The inverse square law isn’t an accident. It turns out that it’s entirely a function of the fact that we live in a three-dimensional universe. If we lived a four-dimensional one then we’d have an inverse cube law.

It turns out, though, that an inverse square law is very special. Higher dimensional universes (with their inverse cube or inverse-fourth gravity laws or whatever) don’t have any stable orbits. In other words, in a 4-dimensional universe, the earth would either spiral in toward the sun or fly away. We wouldn’t get to enjoy the five billion or so years of nearly constant sunlight that we do in our universe.

This is true for all orbiting bodies (including planets, comets, stars in the galaxy and so on), but the situation gets even worse — at least from an anthropic point of view. Because electromagnetism also obeys an inverse square law, it turns out that atoms wouldn’t be stable. They’d all spontaneously collapse. It’s really hard to imagine complex life without atoms, and even tougher to imagine having this conversation without the existence of life.

A note to the experts. Somebody is likely to point out in the comments section that electrons don’t “orbit” atoms in the same way that planets do the sun. True enough, but if you grind through the equations in quantum mechanics and do the problem correctly, you hit the same problem. No stable atoms. Sorry.

What’s so weird about 2 dimensions of time?

So we’re limited to three dimensions in space, but what about perhaps having more than one dimension of time?

To put it bluntly, the universe would be confusing. Even talking about it is confusing. MIT Physicist Max Tegmark has a very nice discussion of what life would be like in a universe with two dimensions of time, and I’m quite shamelessly borrowing from his work here. (Warning: the original paper is a bit on the mathematical side).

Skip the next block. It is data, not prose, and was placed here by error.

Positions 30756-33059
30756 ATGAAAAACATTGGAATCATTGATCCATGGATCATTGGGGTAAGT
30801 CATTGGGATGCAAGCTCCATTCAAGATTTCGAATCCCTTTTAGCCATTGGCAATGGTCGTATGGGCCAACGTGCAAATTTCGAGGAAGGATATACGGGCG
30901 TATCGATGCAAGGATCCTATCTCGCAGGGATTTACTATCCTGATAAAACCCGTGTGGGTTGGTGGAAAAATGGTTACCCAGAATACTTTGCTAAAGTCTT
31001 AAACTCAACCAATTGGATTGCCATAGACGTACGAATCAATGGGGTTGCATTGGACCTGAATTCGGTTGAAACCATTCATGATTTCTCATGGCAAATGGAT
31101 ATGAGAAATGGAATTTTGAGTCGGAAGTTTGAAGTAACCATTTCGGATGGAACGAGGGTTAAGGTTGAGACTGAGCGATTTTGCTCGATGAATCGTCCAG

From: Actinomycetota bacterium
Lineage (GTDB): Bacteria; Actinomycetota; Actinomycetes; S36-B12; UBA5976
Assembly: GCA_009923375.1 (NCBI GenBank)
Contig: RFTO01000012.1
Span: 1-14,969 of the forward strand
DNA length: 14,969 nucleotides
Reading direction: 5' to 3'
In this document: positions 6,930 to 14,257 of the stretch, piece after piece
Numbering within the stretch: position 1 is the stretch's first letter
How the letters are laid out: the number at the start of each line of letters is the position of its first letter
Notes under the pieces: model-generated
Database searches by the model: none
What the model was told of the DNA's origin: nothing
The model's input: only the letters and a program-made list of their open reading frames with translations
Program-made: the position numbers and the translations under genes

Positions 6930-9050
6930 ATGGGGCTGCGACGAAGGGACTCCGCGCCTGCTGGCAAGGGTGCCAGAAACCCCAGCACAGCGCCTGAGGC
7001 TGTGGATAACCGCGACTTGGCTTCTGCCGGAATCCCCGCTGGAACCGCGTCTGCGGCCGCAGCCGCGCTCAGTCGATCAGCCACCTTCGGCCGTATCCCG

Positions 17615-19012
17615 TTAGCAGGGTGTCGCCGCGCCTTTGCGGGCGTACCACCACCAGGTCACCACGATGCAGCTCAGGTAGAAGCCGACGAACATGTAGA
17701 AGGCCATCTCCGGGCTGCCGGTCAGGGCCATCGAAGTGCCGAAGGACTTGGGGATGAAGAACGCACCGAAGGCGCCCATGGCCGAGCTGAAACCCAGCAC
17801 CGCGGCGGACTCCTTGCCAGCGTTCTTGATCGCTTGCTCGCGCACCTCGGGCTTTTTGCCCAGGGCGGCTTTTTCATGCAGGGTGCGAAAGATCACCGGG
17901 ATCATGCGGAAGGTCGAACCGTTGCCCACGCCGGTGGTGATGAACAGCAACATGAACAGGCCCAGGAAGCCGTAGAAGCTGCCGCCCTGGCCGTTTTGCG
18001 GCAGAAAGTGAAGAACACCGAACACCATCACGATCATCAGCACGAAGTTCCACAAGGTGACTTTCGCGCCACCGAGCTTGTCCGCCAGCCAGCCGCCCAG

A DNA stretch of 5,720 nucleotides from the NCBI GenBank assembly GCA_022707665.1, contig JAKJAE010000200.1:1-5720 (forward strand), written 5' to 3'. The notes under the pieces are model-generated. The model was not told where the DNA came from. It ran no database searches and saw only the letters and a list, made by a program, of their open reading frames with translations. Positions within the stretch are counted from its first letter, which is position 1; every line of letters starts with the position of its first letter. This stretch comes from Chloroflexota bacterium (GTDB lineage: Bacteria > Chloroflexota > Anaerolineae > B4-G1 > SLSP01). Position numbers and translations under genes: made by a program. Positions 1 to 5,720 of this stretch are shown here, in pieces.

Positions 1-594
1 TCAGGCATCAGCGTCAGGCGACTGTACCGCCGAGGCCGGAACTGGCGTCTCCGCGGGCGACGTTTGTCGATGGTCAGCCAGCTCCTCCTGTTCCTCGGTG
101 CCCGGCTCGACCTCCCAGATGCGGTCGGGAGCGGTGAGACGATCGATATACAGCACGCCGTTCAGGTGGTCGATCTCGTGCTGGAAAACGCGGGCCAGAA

Every person (and particle, for that matter) would move through two different times, t1 and t2. But these two times can’t proceed at exactly the same rate, because if they did, it would be exactly the same as if the universe had only one dimension of time. More generally, if you’re alone in this freaky universe, you probably wouldn’t even notice that anything is wrong.

But things get awkward if you have a friend. (Use your imagination if necessary.)

Normally, if you meet up with someone, it’s because you’re at (more or less) the same coordinates in space during an overlapping period of time. The problem is that if the two people are moving through the different time coordinates at different rates then even though they might remain in the same place, they won’t remain in the same time.

Put more simply, while your personal clock may run normally, unless your loved ones are all on the same world-lines you’re destined never to see them again.

But even supposing you’re an angry loner, living in a two-spatial-dimensional universe is going to be tough. The big thing (and the one must likely to spawn debate in the discussion section) has to do with the fact that with 2 time dimensions (and at least two space dimensions), you can’t say anything useful about the “future.” One of the things that makes an intelligent observer is that I (assuming I am one) can look around and based on the state of things around me, determine with some probability what will happen elsewhere at some point in the future. With two dimensions of time, you simply can’t do that. I’ll skip the math, but the basic idea is that the “future” isn’t very well defined if you’ve got two time dimensions. If there’s no inference, there’s no prediction and no science. It’s very hard to imagine how creatures in those sorts of circumstances could make any decisions at all.

Life is unpredictable enough with one dimension of time; two would just be ridiculous.

Dave Goldberg is the author, with Jeff Blomquist, of “A User’s Guide to the Universe: Surviving the Perils of Black Holes, Time Paradoxes, and Quantum Uncertainty.” (follow us on twitterfacebook or our blog.) He is an Associate Professor of Physics at Drexel University. Feel free to send email to with any questions about the universe.

Send an email to Dave Goldberg, the author of this post, at